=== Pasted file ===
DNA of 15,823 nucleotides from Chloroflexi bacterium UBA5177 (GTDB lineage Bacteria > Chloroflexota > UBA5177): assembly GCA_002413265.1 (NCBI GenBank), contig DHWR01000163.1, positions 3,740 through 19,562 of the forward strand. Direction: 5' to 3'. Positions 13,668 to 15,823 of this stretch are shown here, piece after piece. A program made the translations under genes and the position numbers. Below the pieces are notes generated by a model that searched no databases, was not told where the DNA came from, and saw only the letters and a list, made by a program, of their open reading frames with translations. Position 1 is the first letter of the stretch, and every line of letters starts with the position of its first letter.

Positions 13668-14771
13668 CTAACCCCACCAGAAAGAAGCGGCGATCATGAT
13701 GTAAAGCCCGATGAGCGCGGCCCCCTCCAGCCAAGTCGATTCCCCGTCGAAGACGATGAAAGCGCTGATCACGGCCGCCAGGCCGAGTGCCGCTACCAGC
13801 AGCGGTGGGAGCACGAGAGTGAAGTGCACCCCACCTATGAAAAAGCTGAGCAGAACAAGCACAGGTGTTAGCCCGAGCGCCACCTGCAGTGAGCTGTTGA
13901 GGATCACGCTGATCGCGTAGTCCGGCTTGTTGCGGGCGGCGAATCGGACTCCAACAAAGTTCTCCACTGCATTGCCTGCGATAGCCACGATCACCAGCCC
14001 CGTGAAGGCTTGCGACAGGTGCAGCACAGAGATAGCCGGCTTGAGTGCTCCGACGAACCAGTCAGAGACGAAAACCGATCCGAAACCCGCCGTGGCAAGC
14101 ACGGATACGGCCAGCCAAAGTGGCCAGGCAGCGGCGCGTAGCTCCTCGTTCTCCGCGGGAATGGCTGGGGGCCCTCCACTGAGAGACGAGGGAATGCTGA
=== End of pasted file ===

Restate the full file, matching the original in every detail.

DNA of 15,823 nucleotides from Chloroflexi bacterium UBA5177 (GTDB lineage Bacteria > Chloroflexota > UBA5177): assembly GCA_002413265.1 (NCBI GenBank), contig DHWR01000163.1, positions 3,740 through 19,562 of the forward strand. Direction: 5' to 3'. Positions 13,668 to 15,823 of this stretch are shown here, piece after piece. A program made the translations under genes and the position numbers. Below the pieces are notes generated by a model that searched no databases, was not told where the DNA came from, and saw only the letters and a list, made by a program, of their open reading frames with translations. Position 1 is the first letter of the stretch, and every line of letters starts with the position of its first letter.

Positions 13668-14771
13668 CTAACCCCACCAGAAAGAAGCGGCGATCATGAT
13701 GTAAAGCCCGATGAGCGCGGCCCCCTCCAGCCAAGTCGATTCCCCGTCGAAGACGATGAAAGCGCTGATCACGGCCGCCAGGCCGAGTGCCGCTACCAGC
13801 AGCGGTGGGAGCACGAGAGTGAAGTGCACCCCACCTATGAAAAAGCTGAGCAGAACAAGCACAGGTGTTAGCCCGAGCGCCACCTGCAGTGAGCTGTTGA
13901 GGATCACGCTGATCGCGTAGTCCGGCTTGTTGCGGGCGGCGAATCGGACTCCAACAAAGTTCTCCACTGCATTGCCTGCGATAGCCACGATCACCAGCCC
14001 CGTGAAGGCTTGCGACAGGTGCAGCACAGAGATAGCCGGCTTGAGTGCTCCGACGAACCAGTCAGAGACGAAAACCGATCCGAAACCCGCCGTGGCAAGC
14101 ACGGATACGGCCAGCCAAAGTGGCCAGGCAGCGGCGCGTAGCTCCTCGTTCTCCGCGGGAATGGCTGGGGGCCCTCCACTGAGAGACGAGGGAATGCTGA